Six years later history repeats itself, not with a farce but with a second, even greater tragedy. Again the causes are covered up. They blame the station master who forgot to turn the key, or his colleague who was perhaps not at his post. Human error. But the—expensive—paid automatic system kept not working. The lights don’t work either.
The point of security systems is to protect people from human error. In industry, special “safety curtains” automatically stop machines working even if they are violated by a finger. Special systems constantly monitor the proper functioning of the safety systems. At the slightest suspicion of a malfunction, the machines stop.
The point of the “automatic systems” installed in the Greek railways was to enrich the contractors who installed them. The safety of passengers and staff was of secondary importance.
The first electrical signalling systems were installed on the OSE lines in the 1980s. Problems have existed since then but even the right wing newspaper Kathimerini is forced to admit that “until 2010, a remote-controlled signalling system was installed and operating in most of the railway network.”
If this system, even rudimentary and antiquated by today’s standards, still existed, the accident in Tempe would probably have been avoided.
But it doesn’t exist anymore. Three main causes came together for its dissolution. The first was privatisation. The first rails were installed in Greece in the second half of the 19th century. The railway was at that time of great importance, not only economically, for the development of trade and industry, but also militarily – for the rapid movement of troops to war.
A hundred years later, from the mid-1990s, OSE began to break up into smaller companies. In 2013 Trainose, the main subsidiary of the old unified OSE, was transferred to Taiped, the privatization memorandum fund.
In 2017 it was sold to the Italian Ferrovie Dello Stato Italiane. The goal of the new company was to utilize the profitable Athens-Thessaloniki route. Almost all other lines were abandoned or closed, and the company concentrated on speed—with the main aim of competing with the airplane. New trains—second-hand—that could reach speeds of up to 200 kilometers per hour were installed.
The fact that the safety system was not designed for such speeds was completely irrelevant to the company. The fact that the system had stopped working for five years was equally unimportant. What did it matter anyway?
The website of Hellenic Rail—as Trainose was renamed—pictured a state-of-the-art control centre reminiscent of Nasa (now taken down). And ticket sales were going well.
The second reason was the dirty interests of the contractors who took it upon themselves every now and then to resurrect or upgrade the security systems. Contracts for these systems are literally “gold” for contractors.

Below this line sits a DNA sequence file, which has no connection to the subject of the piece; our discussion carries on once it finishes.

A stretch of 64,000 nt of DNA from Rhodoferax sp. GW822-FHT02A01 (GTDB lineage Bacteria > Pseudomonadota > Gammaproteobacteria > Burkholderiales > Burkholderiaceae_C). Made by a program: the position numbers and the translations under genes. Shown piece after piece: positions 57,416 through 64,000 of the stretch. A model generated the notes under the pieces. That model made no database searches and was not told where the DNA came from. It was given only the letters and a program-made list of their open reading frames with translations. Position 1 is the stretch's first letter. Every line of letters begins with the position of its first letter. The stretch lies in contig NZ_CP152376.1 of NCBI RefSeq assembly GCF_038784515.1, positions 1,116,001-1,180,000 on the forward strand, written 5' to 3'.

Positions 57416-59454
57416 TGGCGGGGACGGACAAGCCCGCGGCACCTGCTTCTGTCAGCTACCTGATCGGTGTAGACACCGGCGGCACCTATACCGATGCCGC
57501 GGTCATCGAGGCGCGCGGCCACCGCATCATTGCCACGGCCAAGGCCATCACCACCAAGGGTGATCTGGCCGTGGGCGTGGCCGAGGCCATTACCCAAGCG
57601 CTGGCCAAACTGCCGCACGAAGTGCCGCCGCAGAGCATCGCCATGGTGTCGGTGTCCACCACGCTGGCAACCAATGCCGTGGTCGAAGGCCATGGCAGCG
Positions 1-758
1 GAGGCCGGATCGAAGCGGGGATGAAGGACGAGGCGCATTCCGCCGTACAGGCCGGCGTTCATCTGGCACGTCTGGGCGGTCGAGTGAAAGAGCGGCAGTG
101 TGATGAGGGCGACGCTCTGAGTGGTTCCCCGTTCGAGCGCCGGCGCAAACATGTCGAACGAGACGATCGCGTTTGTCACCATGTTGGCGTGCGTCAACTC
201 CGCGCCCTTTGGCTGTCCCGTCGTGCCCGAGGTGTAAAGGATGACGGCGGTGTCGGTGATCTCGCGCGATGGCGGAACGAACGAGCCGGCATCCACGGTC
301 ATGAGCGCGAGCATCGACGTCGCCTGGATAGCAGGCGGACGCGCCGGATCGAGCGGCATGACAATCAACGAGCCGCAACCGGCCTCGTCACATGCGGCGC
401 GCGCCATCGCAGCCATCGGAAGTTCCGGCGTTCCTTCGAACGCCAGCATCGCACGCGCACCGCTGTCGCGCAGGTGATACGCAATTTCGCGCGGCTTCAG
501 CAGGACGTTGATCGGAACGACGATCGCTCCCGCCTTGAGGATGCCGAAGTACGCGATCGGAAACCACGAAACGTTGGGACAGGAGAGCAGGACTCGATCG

Anyone who manages to set up their own system also ensures its maintenance for decades—at astronomical prices since no one else is technically able to maintain them. There used to be two major international companies that claimed these contracts—Bombardier and Alstom. From 1995 to 2001, Kathimerini writes, these two companies signed 15 different contracts with OSE and its subsidiaries, from which they pocketed 250 million Euros.
Despite the malfunctions brought about by this division—with the systems of one company being incompatible with the other—the system worked rudimentarily. That was until it was abandoned to its fate and dissolved in the first years of the austerity memorandums demanded by the European Union and the International Monetary Fund in return for bailouts loans.
All the efforts made by OSE since then to put the old system back into operation or to install the most modern European systems have so far stumbled on the hesitancy of the contractors. In 2014 a joint venture between TOMI SA, a subsidiary of AKTOR SA and Alstom was commissioned, for 41 million, to revive the old system, “within two years”.
Alstom, however, despite the agreement, essentially refused to maintain the systems that Bombardier had installed in southern Greece.
The project only got off the ground when the company Ergose agreed to pay another 13.3 million euros to the consortium. Today, nine years later, most of the network still does not even have traffic lights.
The third reason is the “entanglement” between the companies and the government. New Democracy is the party of the ruling class, it is the party of businesses, the party of contractors.
The outcry may have forced Mitsotakis to take back his initial statements about “human error.” But the only person who has been jailed so far is the station master.
The cynicism with which the government deals with the pain of the people who lost their loved ones in Tempe was shown by the appointment to the Committee of Experts that will—supposedly—investigate the causes of the accident of Thanasis Zeliaskopoulos.
He is the former president and CEO of Trainose and current chairman of the Board of Directors of Taiped. They put the wolf to watch over the sheep, as the old saying goes.
Zeliaskopoulos was forced to resign after the uproar caused by the news. And the presidents of OSE and Ergose resigned. They are deeply wrong if they think that a couple of fake tears and a feigned apology will make us forget. We don’t forget.Original post